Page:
PostPosted: Thu 16 Jun, 2011 5:26 am    Post subject: silver?         Reply with quote

I have always wondered if silver coins, either old olympic stuff from 76 or the Canadian maple leafs (9999 fine silver) would work in a project like this.
How many coins would it take ? The maple leafs are one ounce pieces.

Bon coeur et bon bras
View user's profile Send private message
Johan Gemvik




Location: Stockholm, Sweden
Joined: 10 Nov 2009

Spotlight topics: 1
Posts: 793

PostPosted: Thu 16 Jun, 2011 7:54 am    Post subject:         Reply with quote

That sandpaper cost, it always runs away from you. $2 easily becomes $5, and before you know it $7! Wink
"The Dwarf sees farther than the Giant when he has the giant's shoulder to mount on" -Coleridge
View user's profile Send private message
Paul Hansen




Location: The Netherlands
Joined: 17 Mar 2005
Likes: 5 pages

Posts: 683

PostPosted: Thu 16 Jun, 2011 9:50 am    Post subject: Re: silver?         Reply with quote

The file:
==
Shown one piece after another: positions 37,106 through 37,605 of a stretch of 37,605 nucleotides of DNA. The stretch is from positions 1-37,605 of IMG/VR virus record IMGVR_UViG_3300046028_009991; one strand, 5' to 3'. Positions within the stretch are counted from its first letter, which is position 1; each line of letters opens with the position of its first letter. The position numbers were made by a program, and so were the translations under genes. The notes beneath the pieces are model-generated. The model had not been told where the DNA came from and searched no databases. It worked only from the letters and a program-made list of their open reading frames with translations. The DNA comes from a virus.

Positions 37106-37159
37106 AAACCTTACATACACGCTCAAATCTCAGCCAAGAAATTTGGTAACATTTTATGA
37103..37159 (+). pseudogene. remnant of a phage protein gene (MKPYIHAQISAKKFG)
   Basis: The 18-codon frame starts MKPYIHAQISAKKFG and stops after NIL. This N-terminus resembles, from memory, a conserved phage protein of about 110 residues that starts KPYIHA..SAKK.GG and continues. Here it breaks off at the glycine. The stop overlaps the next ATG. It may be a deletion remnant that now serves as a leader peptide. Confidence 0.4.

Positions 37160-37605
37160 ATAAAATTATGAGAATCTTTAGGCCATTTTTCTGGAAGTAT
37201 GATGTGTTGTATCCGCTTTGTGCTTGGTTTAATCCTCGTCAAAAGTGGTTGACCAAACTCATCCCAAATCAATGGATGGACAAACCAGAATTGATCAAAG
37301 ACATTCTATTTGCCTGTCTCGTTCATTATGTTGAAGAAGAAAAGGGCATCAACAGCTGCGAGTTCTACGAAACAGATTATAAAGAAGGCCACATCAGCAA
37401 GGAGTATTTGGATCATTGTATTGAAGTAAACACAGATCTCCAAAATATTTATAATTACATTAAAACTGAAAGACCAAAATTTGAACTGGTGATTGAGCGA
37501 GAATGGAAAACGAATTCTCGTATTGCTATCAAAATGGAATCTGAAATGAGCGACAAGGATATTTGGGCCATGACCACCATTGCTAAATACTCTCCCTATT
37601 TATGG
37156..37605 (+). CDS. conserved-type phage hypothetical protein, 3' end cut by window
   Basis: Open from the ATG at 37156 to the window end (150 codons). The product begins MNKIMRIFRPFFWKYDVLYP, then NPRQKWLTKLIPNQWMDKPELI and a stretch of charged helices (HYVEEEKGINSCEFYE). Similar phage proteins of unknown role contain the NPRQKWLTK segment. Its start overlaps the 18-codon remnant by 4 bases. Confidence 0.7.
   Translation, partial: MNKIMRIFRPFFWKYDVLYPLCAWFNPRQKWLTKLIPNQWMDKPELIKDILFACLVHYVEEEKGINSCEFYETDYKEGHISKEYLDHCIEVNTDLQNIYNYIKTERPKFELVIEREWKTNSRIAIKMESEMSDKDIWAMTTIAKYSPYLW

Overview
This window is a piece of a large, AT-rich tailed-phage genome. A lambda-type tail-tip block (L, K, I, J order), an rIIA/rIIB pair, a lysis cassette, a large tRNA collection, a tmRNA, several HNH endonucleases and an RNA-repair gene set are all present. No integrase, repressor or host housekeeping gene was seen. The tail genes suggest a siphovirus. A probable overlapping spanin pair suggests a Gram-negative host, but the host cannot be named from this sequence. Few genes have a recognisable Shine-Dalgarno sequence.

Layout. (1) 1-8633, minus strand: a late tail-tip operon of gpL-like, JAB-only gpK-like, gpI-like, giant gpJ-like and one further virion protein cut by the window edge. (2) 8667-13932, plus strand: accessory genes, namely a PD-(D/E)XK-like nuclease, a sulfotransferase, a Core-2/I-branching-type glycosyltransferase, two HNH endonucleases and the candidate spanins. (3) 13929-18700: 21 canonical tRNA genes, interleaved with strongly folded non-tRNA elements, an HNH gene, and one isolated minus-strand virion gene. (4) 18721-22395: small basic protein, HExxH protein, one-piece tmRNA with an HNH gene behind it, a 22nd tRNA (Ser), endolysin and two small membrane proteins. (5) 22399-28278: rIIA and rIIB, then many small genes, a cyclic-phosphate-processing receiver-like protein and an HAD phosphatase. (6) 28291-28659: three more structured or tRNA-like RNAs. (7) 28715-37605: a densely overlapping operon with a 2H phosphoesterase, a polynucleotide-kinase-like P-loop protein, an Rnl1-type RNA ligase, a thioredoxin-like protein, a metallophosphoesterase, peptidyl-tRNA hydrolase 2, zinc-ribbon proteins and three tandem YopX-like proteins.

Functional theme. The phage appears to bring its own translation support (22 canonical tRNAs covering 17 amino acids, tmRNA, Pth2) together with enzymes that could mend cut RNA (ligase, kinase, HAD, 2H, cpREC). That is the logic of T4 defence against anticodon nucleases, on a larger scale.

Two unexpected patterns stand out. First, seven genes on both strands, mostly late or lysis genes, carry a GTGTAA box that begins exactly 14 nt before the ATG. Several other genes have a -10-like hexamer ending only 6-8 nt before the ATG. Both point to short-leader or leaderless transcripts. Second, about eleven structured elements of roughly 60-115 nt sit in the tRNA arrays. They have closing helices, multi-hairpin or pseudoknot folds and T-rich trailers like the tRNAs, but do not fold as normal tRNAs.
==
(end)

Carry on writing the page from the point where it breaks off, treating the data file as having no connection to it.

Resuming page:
Gregory Alan Singer wrote:
1 Poverty
2 Mindy( my wife) thinks i have spent way too much on this project so adding a couple $100 in silver may have killed it before i got started.


http://www.kitco.com/market/
Silver is about $35 / Troy Oz, meaning $1.12 / gram. So how much does your pommel weigh?

Jean-Carle Hudon wrote:
I have always wondered if silver coins, either old olympic stuff from 76 or the Canadian maple leafs (9999 fine silver) would work in a project like this.
How many coins would it take ? The maple leafs are one ounce pieces.


Silver is silver, so why not? But you'll be destroying any potential collector's value, so selling the coins and buying raw silver (or wire or something) may prove more economical.

It seems that the value of a silver Maple Leaf is between $40-45.
http://www.goldeneaglecoin.com/buy_silver/sil...aple_leafs
So that means you lose about $5 for every coin you melt down. Or actually a bit less because it's hard to buy small quantities of metal at exactly market price.
View user's profile Send private message